According to its creators, Stockholm design agency Söderhavet and font designer Stefan Hattenbach, Sweden Sans is a “modern” but edgy typeface with some local tweaks — a filled umlaut for the letter “å,” for instance, and a line that cuts through the zero. It’s unusual because it’s mono-spaced — every character is the same width — but takes its inspiration from old street signs.

See also: Sweden Sans, the “Lagom” typeface – soderhavet.com

Use your words

Sweden Sans: a national typeface

‘Sweden Sans has some nationalist underpinnings. In 2004, an expert appointed by the government argued it was “important” to take more pride in national traditions. A decade later, Swedish nationalism is mainstream, the anti-immigration party is the country’s third largest political group.’

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Wired: The Warped Astrophysics of Interstellar

Kip Thorne is an theoretical physicist who helped developed the concept for the movie Interstellar.

“The story is now essentially all Chris and Jonah’s,” Thorne says. “But the spirit of it, the goal of having a movie in which science is embedded in the fabric from the beginning—and it’s great science—that was preserved.”

The film put so much effort into the appearance of the black holes that they actually made some legitimate scientific findings…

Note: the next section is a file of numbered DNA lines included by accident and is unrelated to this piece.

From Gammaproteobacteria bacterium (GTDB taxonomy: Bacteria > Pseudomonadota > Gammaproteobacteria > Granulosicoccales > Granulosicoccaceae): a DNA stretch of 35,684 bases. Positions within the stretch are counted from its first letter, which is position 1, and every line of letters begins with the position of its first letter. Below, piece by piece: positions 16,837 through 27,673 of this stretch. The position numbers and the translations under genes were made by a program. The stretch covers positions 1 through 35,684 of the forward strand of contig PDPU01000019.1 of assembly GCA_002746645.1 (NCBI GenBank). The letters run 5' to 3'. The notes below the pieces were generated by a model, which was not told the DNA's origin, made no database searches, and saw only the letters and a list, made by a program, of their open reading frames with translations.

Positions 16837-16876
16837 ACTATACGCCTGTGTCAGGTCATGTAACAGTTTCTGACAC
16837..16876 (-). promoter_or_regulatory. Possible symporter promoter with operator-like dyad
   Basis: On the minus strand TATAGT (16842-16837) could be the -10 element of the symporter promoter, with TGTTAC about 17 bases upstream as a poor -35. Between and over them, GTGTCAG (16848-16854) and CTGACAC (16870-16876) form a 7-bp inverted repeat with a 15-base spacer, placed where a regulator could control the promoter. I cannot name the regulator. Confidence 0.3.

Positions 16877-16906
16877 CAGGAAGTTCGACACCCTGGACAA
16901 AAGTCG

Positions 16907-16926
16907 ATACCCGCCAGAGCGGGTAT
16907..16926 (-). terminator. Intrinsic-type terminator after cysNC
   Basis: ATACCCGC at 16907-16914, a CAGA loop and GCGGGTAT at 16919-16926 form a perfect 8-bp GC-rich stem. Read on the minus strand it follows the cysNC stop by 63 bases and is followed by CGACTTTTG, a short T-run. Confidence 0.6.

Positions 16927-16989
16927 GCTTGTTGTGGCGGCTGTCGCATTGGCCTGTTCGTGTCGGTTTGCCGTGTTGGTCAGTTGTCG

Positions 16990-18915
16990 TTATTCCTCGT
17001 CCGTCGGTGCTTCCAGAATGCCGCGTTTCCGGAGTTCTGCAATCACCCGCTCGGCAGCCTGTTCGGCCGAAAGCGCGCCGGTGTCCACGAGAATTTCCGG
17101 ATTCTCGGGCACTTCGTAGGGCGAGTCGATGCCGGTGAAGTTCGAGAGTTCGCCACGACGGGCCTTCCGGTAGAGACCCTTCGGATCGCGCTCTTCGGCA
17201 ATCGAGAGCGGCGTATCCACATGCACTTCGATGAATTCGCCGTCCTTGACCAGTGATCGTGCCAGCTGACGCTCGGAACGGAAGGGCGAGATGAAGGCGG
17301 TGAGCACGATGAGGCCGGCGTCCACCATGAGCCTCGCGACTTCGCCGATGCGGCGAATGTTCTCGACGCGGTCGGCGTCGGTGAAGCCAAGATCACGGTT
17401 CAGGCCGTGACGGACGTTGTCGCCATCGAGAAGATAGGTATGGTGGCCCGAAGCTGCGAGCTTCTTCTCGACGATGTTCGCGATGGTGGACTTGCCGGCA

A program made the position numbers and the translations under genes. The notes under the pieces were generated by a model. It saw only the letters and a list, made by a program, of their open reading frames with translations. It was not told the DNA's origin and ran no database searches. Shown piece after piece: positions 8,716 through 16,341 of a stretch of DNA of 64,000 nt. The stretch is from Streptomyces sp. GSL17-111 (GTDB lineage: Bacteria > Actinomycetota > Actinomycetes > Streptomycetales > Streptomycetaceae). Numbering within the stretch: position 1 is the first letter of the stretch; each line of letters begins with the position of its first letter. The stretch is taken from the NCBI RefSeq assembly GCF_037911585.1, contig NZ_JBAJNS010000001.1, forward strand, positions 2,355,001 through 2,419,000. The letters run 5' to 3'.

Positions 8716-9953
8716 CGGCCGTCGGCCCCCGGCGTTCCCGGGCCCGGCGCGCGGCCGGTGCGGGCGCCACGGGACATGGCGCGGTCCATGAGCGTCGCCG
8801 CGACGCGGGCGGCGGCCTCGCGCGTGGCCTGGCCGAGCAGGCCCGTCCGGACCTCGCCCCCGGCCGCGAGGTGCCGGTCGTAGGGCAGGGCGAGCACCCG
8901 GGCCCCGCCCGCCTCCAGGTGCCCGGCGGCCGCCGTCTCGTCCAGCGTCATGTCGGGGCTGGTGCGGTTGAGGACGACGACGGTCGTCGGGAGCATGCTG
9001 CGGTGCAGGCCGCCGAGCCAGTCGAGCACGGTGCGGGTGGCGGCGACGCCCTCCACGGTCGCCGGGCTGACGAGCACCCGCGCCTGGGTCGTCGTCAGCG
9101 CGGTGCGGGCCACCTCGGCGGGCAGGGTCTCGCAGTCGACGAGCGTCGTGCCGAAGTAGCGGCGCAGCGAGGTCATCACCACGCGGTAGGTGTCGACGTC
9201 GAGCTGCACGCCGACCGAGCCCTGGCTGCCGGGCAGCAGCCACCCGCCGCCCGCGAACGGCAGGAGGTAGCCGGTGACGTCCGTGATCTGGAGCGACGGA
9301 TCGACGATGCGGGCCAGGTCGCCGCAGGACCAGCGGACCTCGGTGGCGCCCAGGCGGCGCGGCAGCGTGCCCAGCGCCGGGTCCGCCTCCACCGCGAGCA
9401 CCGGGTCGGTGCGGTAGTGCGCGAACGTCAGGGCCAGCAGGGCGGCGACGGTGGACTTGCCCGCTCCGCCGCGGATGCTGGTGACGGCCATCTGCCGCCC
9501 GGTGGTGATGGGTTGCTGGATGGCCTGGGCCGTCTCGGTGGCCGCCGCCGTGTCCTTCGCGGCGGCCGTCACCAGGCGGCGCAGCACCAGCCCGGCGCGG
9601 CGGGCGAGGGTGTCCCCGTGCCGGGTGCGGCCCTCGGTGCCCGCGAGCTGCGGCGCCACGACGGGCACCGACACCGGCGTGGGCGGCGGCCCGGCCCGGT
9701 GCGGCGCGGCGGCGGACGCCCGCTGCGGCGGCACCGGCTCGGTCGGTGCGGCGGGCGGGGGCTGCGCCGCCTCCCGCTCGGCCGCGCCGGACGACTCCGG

Black Hole

“We found that warping space around the black hole also warps the accretion disk,” [Double Negative senior supervisor, Paul] Franklin says. “So rather than looking like Saturn’s rings around a black sphere, the light creates this extraordinary halo.” That’s what led Thorne to his “why, of course” moment when he first saw the final effect. The Double Negative team thought it must be a bug in the renderer. But Thorne realized that they had correctly modeled a phenomenon inherent in the math he’d supplied.

Light-based media

Building a black hole

‘Some individual frames took up to 100 hours to render, the computation overtaxed by the bendy bits of distortion caused by an Einsteinian effect called gravitational lensing. In the end the movie brushed up against 800 terabytes of data. “I thought we might cross the petabyte threshold on this one,” [CG supervisor at Double Negative, Eugénie] von Tunzelmann says.’ — Wired

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Other Places is a series celebrating beautiful video game worlds.

A tour of the space station Sevastopol from the new Alien: Isolation…

(There’s also one of the USCSS Nostromo.)

The wild wests of Red Dead Redemption…

The bleak City 17 from Half-Life 2…

The fantastical province of Skyrim

The vast Aperture Science labs from Portal 2…

The post-apocalyptic Mojave Wasteland from Fallout: New Vegas…

And of course, San Andreas from Grand Theft Auto V…

Plus many more.

While these videos are quite wonderful, it’s apparent how much of the character of these places is lost without the sound design. The worlds seem much more hollow without the NPC background chatter in Skyrim, the strange animal noises in Red Dead Redemption, the constant propaganda broadcasts of City 17 and so on. GTAV’s San Andreas seems particularly lifeless compared to the game.

Follow @other_places_

Light-based media

Other Places

A series celebrating beautiful video game worlds